Bond Convexity: Convexity measures the rate of change in modified duration as yield change. Convexity refers to the shape of the price-yield relationship and can be used to refine the modified duration approximation of the sensitivity of prices to interest rate changes. Bond Convexity is defined formally as the degree to which the duration changes when the yield to maturity changes . It can be used to account for the inaccuracies of the Modified Duration approximation. On top of that, if we assume two bonds will provide the same duration and yield then the bond with the greater convexity will be less affected by interest rate change.
Application of Convexity The convexity improves the duration approximation for bond price changes. In other words, knowing convexity, we can find a better approximations of bond price change for every change in yield, than what we can find using duration. It is a measure of the relationship between bond prices and bond yields that demonstrates how the duration of a bond changes as the interest rate changes. Convexity is used as a risk-management tool, and helps to measure and manage the amount of market risk to which a portfolio of bonds is exposed. The formula is:
1. A bond of Rs. 1000 bearing a coupon rate of 12% is redeemable at par in 10 year. Find out the value of the bond if:
Required rate of return is 12%
Required rate of return is 14% and the maturity period is 8 yrs
Required rate of return is 12% and redeemable at Rs.1050 after 10 years.
2. A bond of Rs.1000 bearing a coupon rate of 12% p.a. payable half-yearly is redeemable after 4 years at par. Find out the value of the bond given that required rate of return is 14%.
3. A bond of Rs.10000 bearing coupon rate 12% and redeemable in 8 yrs at par is being traded at Rs. 10600. Find out YTM of the bond.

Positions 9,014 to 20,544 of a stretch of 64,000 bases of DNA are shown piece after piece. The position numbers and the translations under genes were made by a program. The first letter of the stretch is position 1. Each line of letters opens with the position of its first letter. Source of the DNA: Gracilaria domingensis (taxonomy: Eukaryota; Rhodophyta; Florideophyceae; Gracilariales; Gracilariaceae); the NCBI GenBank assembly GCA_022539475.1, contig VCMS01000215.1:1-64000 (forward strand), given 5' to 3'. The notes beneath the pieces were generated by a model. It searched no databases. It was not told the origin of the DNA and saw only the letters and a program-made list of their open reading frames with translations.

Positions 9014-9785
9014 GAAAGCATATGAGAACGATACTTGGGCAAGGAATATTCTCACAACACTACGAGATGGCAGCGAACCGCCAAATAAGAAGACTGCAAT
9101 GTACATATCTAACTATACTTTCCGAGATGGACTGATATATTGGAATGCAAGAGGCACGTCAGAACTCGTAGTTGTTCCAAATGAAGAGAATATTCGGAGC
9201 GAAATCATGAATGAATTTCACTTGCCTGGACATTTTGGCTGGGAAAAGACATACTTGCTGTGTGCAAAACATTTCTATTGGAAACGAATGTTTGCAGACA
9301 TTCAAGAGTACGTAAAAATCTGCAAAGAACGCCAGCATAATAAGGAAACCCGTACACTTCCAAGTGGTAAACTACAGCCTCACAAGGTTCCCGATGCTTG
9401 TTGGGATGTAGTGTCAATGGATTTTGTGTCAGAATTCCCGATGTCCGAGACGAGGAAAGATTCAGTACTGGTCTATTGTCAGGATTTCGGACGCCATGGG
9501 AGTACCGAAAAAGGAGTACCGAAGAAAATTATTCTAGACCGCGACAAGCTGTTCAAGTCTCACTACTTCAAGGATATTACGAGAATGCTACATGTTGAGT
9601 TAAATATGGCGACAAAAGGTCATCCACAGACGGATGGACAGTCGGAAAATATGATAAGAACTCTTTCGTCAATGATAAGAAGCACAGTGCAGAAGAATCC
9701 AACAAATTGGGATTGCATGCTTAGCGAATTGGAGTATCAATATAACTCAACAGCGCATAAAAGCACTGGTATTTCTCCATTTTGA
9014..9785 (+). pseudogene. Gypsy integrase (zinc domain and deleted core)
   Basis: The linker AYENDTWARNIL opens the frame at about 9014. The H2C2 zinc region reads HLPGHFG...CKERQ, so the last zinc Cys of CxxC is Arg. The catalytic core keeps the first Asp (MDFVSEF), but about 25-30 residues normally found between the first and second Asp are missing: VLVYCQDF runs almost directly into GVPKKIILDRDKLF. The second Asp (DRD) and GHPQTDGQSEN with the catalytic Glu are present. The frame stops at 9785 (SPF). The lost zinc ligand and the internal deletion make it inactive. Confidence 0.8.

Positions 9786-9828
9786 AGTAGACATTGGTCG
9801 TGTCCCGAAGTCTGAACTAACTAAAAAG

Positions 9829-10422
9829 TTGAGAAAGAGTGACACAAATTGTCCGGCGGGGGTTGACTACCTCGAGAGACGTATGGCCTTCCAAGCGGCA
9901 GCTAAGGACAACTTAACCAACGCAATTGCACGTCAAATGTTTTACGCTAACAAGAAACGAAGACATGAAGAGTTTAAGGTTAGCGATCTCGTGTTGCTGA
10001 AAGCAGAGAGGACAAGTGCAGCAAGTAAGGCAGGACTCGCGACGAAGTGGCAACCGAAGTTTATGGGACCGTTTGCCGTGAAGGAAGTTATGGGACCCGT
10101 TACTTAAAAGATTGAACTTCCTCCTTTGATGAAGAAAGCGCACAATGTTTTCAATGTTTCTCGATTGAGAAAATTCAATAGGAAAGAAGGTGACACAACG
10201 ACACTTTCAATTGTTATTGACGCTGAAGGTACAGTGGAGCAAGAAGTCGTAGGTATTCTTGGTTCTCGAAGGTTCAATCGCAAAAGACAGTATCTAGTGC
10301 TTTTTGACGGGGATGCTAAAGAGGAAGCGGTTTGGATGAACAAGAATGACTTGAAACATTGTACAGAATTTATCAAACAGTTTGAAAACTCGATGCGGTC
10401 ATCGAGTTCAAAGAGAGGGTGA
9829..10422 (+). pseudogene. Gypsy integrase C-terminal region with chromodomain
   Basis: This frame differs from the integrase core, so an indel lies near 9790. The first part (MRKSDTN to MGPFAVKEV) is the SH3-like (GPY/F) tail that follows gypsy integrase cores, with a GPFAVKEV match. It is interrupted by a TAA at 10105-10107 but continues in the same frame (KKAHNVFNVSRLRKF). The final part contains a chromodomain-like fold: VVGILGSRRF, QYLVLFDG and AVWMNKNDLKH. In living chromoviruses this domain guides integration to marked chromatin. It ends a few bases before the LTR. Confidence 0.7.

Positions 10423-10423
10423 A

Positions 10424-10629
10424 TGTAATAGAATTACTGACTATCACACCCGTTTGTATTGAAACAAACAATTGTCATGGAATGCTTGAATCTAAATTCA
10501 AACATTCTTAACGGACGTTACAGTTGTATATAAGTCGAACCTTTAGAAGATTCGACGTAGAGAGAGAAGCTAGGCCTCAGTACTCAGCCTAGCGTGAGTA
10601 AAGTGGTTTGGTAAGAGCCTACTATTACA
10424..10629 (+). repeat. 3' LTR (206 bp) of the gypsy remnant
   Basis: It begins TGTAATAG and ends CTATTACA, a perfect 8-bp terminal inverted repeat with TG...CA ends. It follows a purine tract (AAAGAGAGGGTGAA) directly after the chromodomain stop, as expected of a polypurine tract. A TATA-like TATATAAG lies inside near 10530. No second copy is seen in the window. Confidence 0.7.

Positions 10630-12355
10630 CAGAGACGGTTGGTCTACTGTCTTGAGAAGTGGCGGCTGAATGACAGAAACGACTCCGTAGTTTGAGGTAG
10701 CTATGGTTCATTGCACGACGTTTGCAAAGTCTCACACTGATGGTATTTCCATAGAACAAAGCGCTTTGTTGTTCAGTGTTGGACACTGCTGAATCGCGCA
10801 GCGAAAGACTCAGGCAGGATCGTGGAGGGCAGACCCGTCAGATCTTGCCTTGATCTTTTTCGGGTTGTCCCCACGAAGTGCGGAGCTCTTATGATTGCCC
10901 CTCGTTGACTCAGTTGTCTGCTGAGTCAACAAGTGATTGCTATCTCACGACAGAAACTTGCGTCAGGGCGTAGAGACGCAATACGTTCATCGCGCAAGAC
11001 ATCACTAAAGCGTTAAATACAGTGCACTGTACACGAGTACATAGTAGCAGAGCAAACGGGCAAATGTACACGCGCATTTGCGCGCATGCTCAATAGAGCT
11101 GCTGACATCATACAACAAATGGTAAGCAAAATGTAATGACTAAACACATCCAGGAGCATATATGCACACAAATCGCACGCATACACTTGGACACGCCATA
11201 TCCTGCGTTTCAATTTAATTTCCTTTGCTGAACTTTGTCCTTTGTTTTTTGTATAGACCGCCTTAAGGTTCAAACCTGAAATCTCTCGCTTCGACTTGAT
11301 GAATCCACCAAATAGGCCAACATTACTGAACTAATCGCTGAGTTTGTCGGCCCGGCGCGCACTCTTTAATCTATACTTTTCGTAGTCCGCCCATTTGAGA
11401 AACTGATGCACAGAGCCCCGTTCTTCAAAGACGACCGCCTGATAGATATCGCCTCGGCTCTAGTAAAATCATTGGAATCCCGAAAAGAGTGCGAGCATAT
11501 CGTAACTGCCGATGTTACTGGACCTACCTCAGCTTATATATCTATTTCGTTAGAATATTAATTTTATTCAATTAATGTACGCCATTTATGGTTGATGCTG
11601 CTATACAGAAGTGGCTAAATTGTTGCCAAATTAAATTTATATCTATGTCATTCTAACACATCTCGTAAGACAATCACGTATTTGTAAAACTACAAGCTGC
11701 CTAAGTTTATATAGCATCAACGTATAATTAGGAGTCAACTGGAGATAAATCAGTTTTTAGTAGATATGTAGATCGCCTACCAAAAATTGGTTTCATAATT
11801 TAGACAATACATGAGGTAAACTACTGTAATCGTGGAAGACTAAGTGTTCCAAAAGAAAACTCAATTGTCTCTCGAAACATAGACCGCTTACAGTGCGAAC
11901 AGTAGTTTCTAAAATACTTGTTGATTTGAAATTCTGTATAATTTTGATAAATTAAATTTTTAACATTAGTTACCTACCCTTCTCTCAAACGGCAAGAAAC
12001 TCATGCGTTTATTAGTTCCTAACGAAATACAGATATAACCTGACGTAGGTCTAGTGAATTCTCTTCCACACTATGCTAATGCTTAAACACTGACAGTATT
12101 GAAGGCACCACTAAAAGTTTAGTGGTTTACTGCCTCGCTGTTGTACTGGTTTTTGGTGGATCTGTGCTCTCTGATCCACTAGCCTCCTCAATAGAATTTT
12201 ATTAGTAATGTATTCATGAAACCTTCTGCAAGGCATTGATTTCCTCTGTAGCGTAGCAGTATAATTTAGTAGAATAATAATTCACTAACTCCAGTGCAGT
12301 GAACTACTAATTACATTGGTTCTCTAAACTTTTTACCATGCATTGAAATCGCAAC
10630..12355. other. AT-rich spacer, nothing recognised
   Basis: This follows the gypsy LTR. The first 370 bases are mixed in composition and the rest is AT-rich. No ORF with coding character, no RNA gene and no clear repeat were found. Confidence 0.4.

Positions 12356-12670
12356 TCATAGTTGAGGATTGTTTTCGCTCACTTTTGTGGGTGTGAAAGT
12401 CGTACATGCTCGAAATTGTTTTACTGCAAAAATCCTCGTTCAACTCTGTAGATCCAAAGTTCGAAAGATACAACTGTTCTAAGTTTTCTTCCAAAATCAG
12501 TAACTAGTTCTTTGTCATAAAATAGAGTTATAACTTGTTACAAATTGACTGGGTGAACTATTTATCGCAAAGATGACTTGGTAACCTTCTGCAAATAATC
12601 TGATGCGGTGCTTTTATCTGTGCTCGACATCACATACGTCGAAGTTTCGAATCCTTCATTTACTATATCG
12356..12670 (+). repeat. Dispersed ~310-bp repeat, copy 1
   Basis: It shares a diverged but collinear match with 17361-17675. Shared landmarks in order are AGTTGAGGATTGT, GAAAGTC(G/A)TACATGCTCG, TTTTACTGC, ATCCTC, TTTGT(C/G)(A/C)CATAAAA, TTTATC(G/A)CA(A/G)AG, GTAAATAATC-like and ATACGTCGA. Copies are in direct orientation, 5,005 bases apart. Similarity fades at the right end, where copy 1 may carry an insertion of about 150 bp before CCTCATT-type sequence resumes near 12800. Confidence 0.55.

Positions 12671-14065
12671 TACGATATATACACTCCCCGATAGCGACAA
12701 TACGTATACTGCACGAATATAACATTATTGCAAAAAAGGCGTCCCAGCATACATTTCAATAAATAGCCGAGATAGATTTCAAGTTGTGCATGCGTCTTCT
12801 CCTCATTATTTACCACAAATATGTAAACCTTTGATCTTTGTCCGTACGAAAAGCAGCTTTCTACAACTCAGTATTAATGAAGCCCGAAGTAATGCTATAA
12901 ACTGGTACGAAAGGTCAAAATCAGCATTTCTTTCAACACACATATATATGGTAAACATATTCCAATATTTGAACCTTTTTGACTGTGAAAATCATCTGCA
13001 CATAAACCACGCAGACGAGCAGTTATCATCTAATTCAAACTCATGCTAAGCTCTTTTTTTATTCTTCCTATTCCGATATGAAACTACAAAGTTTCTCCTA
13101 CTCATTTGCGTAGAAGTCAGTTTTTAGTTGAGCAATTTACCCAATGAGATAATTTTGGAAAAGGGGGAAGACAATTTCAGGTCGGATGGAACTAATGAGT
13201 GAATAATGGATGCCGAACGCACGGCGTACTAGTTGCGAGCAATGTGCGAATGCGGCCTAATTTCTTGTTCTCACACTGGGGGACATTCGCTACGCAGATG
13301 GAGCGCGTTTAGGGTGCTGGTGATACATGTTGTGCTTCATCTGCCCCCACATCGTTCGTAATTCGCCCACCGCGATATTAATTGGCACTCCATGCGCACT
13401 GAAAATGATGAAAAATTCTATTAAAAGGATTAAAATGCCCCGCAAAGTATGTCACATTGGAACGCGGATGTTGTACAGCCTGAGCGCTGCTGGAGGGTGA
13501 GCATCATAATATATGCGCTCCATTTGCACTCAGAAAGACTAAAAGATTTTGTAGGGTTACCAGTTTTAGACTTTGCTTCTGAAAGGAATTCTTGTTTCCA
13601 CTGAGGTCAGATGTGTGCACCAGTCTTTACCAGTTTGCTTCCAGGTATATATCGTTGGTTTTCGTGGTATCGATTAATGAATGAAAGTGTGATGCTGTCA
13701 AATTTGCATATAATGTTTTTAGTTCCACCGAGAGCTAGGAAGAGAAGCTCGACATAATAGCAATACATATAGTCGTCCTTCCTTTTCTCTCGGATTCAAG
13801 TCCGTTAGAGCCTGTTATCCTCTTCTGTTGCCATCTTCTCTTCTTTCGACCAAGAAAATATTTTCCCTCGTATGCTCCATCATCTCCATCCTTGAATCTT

4. Bond A has face value of Rs.100, Coupon rate 15%p.a., maturity period 6 years, maturity value Rs.100 and current market price 89.5 and YTM is 18%.Calculate duration of bonds.
5. A 5 year bond with 8% coupon rate and maturity value of Rs.1000 is currently selling at Rs.925. Find YTM.
6. The following data is available for a XYZ Bond, face value Rs.1000, Coupon rate 16%p.a., life of bond 6 yrs, maturity value Rs.1000,current market price 964.5.
You are required to calculate:
YTM 2)Duration of bond 3)Volatility of bond
7.Two bonds A & B have a par value of Rs.10000 and YTM of 9%.Both mature after 4 years. A pays annual coupon of 10% and B pays annual coupon of7.5%. Calculate duration of both bonds A & B.
8. The following data is available for a bond:
Calculate YTM, Duration & volatility of this bond.
9. A bond can be acquired with a 4 year maturity. The bond has a coupon of 12% payable annually and is priced in the market at Rs.100. What is the duration of the bond? What would be the percentage change in price if interest rates rose to 13%.
Face Value Rs.1ooo Coupon 16%p.a. Years to maturity 6 Years Redemption Value Rs.1000 Current market price Rs. 950
10. Bonds A & B carry coupon rates of 4% & 12% respectively. Both bonds have 10 years to maturity and pays interest annually. If the discount rate (YTM) on both bonds rises from 8% to 10%, Calculate the expected % change in the bonds prices. 11. The following data are available for a bond: What is the current market price, duration and volatility of this bond? Calculate the expected market price, if we witness an increase in required yield by 75 basis points. Face Value Rs. 1000 Coupon Rate 16% Maturity Period 6 Yrs Redemption Value Rs.1000 YTM 17%
12. Calculate convexity given the following with respect to a coupon bond.
Coupon rate= 6%, Term= 5 years, yield to maturity= 7 %(3.5% semi annually) and Price=Rs. 958.42
13. Determine the convexity of an 8% coupon bond with two years to maturity an a zero coupon bond with 20 years to maturity. The yield-to-maturity on these bond is 10% p.a. Find out the price change of the zero coupon bond,and 8% coupon bond, if the yield changes to 11% using:
Using duration formula
Actual bond price formula
14. Calculate the price of a zero-coupon bond that is maturing in five years, has a par value of Rs.1,000 and a required yield of 6%.
15. Calculate the yield of a zero-coupon bond that is maturing in ten years, has a par value of Rs.1,000 and purchase price is Rs. 540.